Alfred Taubman gives $30 million

June 17, 1999

ANN ARBOR—University of Michigan President Lee C. Bollinger announced today that businessman and philanthropist A. Alfred Taubman will give $30 million to the U-M College of Architecture and Urban Planning. “This is one of the largest gifts in the University’s history and the most generous single gift ever made to a school of architecture in the United States,” Bollinger said.

Following the action of the U-M Regents today, the College will be known as the A. Alfred Taubman College of Architecture and Urban Planning.

“Our aspirations, with this extraordinary gift, are no less than to transform the Taubman College into one of the preeminent schools of architecture and urban planning in the world,” Bollinger said. “This is a visionary gift, enabling us in one stroke to take giant steps forward in the next few years.”
U-M Provost Nancy Cantor explained, “When Douglas Kelbaugh joined the University as dean of the College of Architecture and Urban Planning, we began to talk about the school’s programmatic and scholarly needs over the next decade. Because the Taubman gift is unrestricted endowment for the College, we will be able to allocate the new income in precisely the areas where it will make the most difference.”

According to Kelbaugh, “this endowment gift will provide the ongoing funding we need literally to transform the College. New merit scholarships and fellowships will improve our ability to compete nationally for the top applicants. We will also build on the strength of our faculty through several new appointments of junior and senior scholars and practitioners.”
Alfred Taubman is founder and chairman of The Taubman Company, Inc., a leading developer of innovative retail and commercial projects, and chairman of Sotheby’s, the leading international art auction house. He attended the U-M College of Architecture and Urban Planning and has been a longtime friend and adviser to the College. In 1991, the University awarded Taubman the honorary degree of doctor of laws. His daughter, Gayle Taubman Kalisman (BFA ’74), graduated from the U-M School of Art and Design and received a certificate in education.

One of the University’s most generous benefactors, Taubman made gifts to the University’s Medical Center for the construction of the A. Alfred Taubman Health Care Center and Taubman Medical Library. This latest gift to the University is the largest gift Taubman has made to any institution.

In making this most recent commitment to the University, Taubman said: “This gift represents both my deep respect for the University of Michigan and my commitment to the study of architecture and urban planning. It is an honor and pleasure for me to be able to provide this support to the College.”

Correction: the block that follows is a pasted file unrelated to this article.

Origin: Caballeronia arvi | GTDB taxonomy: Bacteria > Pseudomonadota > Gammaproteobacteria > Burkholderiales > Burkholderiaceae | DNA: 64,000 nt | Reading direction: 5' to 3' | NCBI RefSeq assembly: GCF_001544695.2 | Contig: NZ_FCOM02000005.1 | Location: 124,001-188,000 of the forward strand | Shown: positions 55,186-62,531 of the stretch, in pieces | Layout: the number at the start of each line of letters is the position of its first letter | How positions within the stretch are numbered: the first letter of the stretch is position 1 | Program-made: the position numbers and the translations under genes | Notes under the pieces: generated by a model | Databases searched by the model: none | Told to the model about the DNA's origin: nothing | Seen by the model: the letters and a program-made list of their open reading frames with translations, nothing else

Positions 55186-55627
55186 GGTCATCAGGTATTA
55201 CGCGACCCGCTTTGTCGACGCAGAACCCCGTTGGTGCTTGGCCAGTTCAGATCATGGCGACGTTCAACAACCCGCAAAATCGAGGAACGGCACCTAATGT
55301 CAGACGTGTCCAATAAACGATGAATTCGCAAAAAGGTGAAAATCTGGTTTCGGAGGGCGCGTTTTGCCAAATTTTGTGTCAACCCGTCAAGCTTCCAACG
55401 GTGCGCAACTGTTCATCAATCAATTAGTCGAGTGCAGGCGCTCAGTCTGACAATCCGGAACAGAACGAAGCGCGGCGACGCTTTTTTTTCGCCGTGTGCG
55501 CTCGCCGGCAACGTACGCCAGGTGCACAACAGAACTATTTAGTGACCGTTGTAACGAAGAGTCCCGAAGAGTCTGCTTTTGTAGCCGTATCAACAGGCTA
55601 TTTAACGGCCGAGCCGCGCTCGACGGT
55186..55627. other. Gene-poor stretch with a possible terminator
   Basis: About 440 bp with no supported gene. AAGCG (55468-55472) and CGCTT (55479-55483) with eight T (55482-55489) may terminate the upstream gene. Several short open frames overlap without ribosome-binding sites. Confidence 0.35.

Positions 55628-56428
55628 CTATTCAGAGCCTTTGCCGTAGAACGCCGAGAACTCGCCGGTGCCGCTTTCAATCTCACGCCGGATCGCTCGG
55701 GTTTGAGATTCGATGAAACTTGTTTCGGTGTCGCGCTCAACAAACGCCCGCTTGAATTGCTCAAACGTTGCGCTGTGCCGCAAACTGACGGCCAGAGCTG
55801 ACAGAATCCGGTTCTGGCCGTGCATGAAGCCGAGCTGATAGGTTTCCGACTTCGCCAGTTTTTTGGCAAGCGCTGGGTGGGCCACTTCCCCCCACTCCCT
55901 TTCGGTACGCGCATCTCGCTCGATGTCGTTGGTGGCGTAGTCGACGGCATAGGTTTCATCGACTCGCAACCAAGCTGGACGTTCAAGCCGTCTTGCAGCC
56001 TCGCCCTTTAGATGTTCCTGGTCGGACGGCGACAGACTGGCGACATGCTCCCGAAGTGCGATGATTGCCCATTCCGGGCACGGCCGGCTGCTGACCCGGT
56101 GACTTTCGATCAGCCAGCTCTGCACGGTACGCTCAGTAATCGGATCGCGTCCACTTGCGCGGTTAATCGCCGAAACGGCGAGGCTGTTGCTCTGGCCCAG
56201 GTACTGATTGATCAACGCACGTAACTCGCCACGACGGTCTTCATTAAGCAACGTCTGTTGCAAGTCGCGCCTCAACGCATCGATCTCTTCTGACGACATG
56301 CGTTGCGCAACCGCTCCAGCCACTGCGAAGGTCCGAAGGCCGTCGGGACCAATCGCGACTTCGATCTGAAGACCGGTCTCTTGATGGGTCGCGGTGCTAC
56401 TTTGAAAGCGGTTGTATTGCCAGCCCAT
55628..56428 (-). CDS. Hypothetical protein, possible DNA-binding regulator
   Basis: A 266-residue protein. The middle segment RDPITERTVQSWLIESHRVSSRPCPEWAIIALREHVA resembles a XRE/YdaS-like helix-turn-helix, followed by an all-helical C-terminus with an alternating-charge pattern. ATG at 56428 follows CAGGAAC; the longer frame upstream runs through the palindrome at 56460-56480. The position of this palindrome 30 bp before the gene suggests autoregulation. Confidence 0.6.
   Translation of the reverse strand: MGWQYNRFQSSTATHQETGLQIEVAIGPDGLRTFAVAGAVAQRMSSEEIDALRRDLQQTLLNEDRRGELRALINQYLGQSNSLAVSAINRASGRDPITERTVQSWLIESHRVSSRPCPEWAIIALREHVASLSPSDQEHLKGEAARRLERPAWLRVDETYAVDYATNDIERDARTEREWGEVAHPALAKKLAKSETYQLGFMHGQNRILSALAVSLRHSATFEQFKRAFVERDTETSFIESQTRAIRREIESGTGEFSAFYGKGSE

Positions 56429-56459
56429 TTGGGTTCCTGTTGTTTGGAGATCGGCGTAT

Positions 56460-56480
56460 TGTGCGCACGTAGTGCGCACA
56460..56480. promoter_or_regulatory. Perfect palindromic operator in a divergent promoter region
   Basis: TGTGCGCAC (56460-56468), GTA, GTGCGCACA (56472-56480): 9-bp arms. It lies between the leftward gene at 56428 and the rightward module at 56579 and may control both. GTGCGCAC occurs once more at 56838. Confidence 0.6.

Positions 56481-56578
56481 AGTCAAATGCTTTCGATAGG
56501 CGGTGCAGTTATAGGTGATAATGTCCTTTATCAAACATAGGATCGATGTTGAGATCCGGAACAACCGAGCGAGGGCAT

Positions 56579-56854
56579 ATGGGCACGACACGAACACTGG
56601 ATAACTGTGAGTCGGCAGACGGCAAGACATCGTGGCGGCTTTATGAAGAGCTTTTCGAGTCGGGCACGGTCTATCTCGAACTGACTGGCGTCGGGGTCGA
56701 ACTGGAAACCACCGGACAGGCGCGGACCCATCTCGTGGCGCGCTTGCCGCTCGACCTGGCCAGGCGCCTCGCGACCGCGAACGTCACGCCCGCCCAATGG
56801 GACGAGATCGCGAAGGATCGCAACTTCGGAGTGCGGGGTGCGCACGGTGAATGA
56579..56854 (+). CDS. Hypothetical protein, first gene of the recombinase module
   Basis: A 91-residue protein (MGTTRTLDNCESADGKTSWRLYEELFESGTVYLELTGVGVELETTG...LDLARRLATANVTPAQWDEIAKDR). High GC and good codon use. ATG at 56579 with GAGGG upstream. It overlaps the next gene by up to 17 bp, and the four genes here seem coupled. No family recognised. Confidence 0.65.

The Taubman College of Architecture and Urban Planning is only the second school at the U-M to be named. In 1935, the University’s Regents established the Horace H. Rackham School of Graduate Studies as a result of a gift from the trustees of the Horace H. Rackham and Mary A. Rackham Fund of Detroit which gave the University $6.5 million for a building for graduate studies and an endowment to support scholarly investigations.

The U-M’s College of Architecture and Urban Planning has a long and distinguished tradition. Courses in architecture were first offered at the U-M in 1876 and recognized as a formal course of study within Engineering in 1906. Under Emil Lorch’s leadership, the program grew steadily in size and stature and, in 1913, the University granted the program departmental status. Lorch continued to shape the program and, in 1923, was instrumental in bringing Eliel Saarinen from Finland to teach at Michigan. By 1931, the College of Architecture was established as a separate entity.

Michigan was not only one of the few schools that considered research to be a necessary element of architectural education, but also introduced one of the first urban planning graduate programs in the country by the mid-1940’s. In addition, Michigan became the first American school to offer a doctor of architecture degree in 1969. The introduction of the doctoral program was a natural development due to the history of architectural research at the College. A sociotechnical focus was also added to the doctoral program in urban and regional planning which became the Ph.D. Program in Urban, Technological, and Environmental Planning (UTEP), giving the College one of the largest and most comprehensive programs of professional and doctoral education in both architecture and urban planning.

Throughout its existence, the benchmarks of the College have been a rigorous curriculum, an excellent faculty, strong programs of research and scholarship, talented students, and the ability to respond to change. Today, it continues to foster a broad view of architecture and urban planning in the context of a major research university. Graduates include John Dinkeloo, Charles Moore, Charles Correa, and Raoul Wallenberg.